Woman in So-Called Vegetative State Responds to Commands, Stuns Docs

Bioethics   |   Steven Ertelt   |   Sep 8, 2006   |   9:00AM   |   WASHINGTON, DC

Woman in So-Called Vegetative State Responds to Commands, Stuns Docs Email this article
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by Steven Ertelt
LifeNews.com Editor
September 8
, 2006

London, England (LifeNews.com) — A 23 year-old British woman is supposedly in a so-called "vegetative state" after she was hurt in an automobile accident a yea ago. However, she has stunned doctors by responding to certain commands asked of her and the results have been displayed in brain imaging showing more is going on in her head than meets the eye.

Although the unnamed woman can’t move or speak, she has responded to sentences spoken to her and even played an imaginary game of tennis in her head, her doctors say.

The results have all been recorded on a brain scanner and show that disabled patients like Terri Schiavo or those who are comatose may be much more aware than they appear.

A team from the Medical Research Council’s cognition and Brain Sciences Unit in Cambridge carried out the research and reported their results in the medical journal Science.

Their study showed that when the woman was asked to imagine herself playing tennis or walking through the rooms of her house, her neural responses were indistinguishable from those of healthy patients.

"Her decision to co-operate… represents a clear act of intention which confirmed beyond any doubt that she was consciously aware of herself and her surroundings," the researchers wrote in the Science article.

Adrian Owen, a Cambridge University scientist who led the study, wrote, "These are very exciting findings. This technique may allow us to identify which patients have some level of awareness."

Steven Laureys, a neurologist at the University of Liege and co-author of the study, says the study shows more care needs to be taken before killing patients like Terri by taking away their food and water.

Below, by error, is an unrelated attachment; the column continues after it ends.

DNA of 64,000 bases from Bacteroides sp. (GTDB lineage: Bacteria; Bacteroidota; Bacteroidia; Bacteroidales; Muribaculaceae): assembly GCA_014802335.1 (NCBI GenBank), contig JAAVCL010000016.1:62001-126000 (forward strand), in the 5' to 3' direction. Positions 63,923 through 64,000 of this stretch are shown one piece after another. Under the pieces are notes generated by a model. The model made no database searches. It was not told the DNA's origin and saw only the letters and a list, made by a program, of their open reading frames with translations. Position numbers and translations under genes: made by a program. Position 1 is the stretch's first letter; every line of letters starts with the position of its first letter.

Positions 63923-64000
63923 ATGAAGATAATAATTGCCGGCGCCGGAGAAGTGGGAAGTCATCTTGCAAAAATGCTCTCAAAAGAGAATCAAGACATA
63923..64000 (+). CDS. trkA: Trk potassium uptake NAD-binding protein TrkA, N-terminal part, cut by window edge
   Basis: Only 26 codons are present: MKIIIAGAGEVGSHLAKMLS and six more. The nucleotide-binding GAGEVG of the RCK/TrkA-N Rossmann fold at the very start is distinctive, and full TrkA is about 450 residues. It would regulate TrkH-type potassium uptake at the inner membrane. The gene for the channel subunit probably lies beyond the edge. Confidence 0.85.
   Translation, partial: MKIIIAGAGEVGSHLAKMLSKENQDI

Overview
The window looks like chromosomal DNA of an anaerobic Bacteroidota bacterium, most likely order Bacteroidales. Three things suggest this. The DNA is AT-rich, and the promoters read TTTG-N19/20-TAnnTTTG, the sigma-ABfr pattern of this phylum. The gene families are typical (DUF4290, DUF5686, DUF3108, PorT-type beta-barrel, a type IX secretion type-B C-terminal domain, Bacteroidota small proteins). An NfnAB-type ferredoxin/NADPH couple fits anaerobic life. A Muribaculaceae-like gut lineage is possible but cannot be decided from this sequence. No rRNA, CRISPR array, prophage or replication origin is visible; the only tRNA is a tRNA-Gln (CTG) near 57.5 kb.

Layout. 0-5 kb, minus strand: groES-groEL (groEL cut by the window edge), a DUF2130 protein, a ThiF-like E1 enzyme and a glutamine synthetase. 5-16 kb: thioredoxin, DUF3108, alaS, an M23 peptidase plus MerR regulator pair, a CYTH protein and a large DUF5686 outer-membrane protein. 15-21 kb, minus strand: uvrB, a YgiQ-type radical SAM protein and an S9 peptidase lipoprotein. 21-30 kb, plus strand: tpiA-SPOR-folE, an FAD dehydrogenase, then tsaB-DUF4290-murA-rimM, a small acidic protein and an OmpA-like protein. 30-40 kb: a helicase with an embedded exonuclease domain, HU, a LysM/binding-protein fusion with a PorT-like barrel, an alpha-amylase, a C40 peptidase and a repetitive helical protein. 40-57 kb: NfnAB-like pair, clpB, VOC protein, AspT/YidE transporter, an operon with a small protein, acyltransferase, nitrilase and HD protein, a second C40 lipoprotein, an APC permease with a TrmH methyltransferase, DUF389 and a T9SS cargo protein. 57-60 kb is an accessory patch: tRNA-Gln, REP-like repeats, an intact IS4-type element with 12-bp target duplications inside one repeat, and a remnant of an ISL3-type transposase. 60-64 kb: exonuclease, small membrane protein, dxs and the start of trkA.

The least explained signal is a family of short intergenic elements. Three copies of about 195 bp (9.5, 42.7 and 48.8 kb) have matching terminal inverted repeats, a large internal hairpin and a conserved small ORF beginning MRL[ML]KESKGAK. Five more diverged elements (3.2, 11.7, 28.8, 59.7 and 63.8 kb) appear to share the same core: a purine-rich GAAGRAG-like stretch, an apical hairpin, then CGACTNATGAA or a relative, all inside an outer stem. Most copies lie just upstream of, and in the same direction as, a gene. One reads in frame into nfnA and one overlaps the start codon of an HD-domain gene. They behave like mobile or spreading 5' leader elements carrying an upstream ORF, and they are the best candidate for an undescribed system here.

"From cases in the UK and the US, we know that end-of-life decisions are extremely important and this will definitely change the way we deal with these patients," he said. "When you have signs of consciousness, you cannot decide to stop hydration and nutrition."

But Paul Matthews, professor of neurology at the University of Oxford, challenged the claims in an interview with the Belfast Telegraph newspaper.

"When patients are in a vegetative state they can react to stimuli but not in a truly meaningful way," he claimed. "Contrary to the claim of the authors, the observations do not establish either that the patient made a ‘decision to co-operate’ or that she had self-awareness. Response to stimuli does not provide evidence of a decision to respond."

The brain imaging study began five months after the woman’s accident. Although she emerged from the coma, she was declared by doctors to be in a vegetative state.

The tests were done to show various areas of the brain functioning when the woman thought about different topics. Remarkably, each area of the brain "lit up" in response to the questions, statements or commands — some the areas a health patient’s brain would be expected to come to life on hearing the same topics.